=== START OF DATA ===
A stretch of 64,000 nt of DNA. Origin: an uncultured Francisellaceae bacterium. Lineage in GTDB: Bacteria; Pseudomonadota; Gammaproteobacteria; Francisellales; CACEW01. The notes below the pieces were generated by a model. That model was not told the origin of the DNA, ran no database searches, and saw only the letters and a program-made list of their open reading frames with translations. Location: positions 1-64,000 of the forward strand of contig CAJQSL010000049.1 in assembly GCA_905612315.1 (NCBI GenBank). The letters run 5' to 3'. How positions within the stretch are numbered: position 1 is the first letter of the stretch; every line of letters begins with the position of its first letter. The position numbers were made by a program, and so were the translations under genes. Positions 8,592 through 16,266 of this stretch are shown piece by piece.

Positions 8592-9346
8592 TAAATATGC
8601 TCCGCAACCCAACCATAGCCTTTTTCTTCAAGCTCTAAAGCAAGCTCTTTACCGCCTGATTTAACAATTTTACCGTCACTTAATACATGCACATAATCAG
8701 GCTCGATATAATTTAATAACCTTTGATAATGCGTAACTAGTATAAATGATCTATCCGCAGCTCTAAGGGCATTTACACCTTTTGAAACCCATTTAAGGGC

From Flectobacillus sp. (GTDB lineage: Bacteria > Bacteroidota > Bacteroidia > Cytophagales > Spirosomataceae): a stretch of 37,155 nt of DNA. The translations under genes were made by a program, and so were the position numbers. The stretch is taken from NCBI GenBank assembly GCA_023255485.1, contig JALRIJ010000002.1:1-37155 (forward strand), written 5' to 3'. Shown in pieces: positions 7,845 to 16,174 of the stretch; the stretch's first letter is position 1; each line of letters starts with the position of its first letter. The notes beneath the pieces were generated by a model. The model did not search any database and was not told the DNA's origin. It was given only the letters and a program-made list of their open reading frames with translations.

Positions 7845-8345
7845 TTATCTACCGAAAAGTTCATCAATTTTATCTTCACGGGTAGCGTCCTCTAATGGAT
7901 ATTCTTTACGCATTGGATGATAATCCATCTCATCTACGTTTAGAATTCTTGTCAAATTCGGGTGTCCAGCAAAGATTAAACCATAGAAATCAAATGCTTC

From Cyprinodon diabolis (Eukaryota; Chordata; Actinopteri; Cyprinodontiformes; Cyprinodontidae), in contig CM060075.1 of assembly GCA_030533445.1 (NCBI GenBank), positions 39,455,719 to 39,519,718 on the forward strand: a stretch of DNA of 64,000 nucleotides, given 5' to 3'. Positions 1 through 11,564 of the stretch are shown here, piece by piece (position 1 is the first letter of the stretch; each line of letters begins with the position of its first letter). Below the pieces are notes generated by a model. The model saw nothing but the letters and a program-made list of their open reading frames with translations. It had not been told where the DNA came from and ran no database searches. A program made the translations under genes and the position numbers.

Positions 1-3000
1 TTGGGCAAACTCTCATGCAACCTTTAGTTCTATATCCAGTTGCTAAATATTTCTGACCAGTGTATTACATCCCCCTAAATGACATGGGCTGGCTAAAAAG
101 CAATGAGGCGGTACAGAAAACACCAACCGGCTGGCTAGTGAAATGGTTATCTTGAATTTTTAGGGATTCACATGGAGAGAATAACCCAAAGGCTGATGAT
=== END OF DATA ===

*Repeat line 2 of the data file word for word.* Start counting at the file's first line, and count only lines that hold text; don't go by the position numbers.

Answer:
Positions 8592-9346